CTO Bret Taylor Leaving Facebook

Facebook Chief Technology Officer Bret Taylor announced that he will leave the social network later this summer to start a company with Kevin Gibbs, founder and tech lead of the Google App Engine and creator of Google Suggest.

Taylor joined Facebook in 2009 as director of platform products, and he was promoted to CTO in June 2010.

AllThingsD reported that Mike Vernal will now oversee the Facebook platform, while Cory Ondreijka will head up mobile. They have been with the social network since 2008 and 2010, respectively.

Taylor said in a post on his Facebook page:

I wanted to let you all know that I’ll be leaving Facebook later this summer. I’m sad to be leaving, but I’m excited to be starting a company with my friend Kevin Gibbs.

While a transition like this is never easy, I’m extremely confident in the teams and leadership we have in place. I’m very proud of our recent accomplishments in our platform and mobile products, from open graph and app center to Facebook Camera and our iOS integration. I’m even more excited for the world to see all the amazing things these teams have coming.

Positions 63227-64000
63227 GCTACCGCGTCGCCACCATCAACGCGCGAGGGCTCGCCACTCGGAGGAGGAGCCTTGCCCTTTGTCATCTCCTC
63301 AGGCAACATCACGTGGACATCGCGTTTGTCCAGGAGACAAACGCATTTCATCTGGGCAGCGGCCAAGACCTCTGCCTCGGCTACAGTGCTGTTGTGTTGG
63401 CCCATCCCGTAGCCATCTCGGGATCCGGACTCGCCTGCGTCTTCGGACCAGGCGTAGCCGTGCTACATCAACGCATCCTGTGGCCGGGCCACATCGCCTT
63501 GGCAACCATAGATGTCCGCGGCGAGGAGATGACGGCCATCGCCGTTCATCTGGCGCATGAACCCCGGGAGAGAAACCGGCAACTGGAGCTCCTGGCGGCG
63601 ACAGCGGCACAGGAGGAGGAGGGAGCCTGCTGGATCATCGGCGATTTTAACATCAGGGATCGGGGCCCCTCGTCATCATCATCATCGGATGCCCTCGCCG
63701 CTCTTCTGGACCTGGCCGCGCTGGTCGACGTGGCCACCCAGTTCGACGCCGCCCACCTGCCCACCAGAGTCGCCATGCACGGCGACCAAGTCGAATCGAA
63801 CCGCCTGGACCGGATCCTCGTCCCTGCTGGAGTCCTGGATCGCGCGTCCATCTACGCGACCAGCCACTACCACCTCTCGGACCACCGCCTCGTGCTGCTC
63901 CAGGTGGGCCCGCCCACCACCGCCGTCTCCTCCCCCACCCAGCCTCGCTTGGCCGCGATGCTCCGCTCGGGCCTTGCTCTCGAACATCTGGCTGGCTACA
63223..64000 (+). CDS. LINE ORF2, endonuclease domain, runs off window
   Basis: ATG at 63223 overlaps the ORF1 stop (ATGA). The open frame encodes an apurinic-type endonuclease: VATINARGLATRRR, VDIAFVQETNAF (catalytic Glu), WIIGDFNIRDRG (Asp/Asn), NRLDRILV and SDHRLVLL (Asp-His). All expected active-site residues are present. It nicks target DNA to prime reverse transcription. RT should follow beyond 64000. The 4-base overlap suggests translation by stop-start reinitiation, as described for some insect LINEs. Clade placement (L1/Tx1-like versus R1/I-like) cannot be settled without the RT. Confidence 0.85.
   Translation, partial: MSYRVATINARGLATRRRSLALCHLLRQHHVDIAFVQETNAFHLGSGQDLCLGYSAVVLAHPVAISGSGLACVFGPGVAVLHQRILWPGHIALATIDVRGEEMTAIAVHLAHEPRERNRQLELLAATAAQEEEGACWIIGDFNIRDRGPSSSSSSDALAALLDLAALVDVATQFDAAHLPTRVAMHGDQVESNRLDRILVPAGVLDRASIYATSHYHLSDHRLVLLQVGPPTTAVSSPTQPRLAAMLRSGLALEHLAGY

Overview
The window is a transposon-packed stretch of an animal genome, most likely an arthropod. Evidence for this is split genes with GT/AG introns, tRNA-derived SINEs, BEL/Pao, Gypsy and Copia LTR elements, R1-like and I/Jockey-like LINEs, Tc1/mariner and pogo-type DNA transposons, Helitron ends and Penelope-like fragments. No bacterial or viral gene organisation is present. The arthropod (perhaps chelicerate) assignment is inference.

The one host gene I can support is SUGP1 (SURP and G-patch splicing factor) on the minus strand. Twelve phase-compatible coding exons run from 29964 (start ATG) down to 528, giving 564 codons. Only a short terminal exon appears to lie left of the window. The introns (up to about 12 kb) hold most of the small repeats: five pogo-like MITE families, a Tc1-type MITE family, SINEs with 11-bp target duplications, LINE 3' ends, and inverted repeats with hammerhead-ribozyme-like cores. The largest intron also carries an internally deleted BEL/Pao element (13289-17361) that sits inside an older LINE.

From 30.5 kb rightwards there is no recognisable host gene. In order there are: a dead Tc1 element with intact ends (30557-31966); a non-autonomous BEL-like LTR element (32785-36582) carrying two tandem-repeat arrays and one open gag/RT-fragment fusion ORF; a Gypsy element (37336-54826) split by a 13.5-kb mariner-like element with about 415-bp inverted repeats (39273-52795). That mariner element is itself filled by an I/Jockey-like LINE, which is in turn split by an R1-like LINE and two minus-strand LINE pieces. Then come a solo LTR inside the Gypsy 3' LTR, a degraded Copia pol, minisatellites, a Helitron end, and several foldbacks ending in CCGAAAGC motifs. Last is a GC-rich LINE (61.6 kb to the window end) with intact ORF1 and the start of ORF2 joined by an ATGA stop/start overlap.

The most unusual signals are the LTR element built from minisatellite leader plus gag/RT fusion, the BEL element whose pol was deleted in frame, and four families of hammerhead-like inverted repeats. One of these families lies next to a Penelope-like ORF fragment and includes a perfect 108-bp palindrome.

I’ve learned more than I ever imagined in my time at Facebook. I’m also extremely grateful for my relationship with all of the amazing people I’ve worked with here.

I want to give a special thanks to Mark Zuckerberg. You’ve not only been my boss for the past three years, but my mentor and one of my closest friends.

Thanks to all of you at Facebook for the most incredible three years of my life.

And Taylor said in an interview with AllThingsD:

I had always been upfront with Mark that I eventually wanted to do another startup, and we felt now is the best time after the IPO and the launch of some recent things for me to do that.

Cross-pollination among companies is what drives so much of innovation, so I would not project a lot onto this event. I am really confident that the mobile and platform leaders at Facebook can deliver what needs to be done.

We are dealing with the cultural change of increasing attention, from going from a private company with a lot of scrutiny to a public company with a lot more scrutiny.

Readers: Do you think this is an isolated departure, or the start of the brain drain many feared when Facebook’s initial public offering launched?

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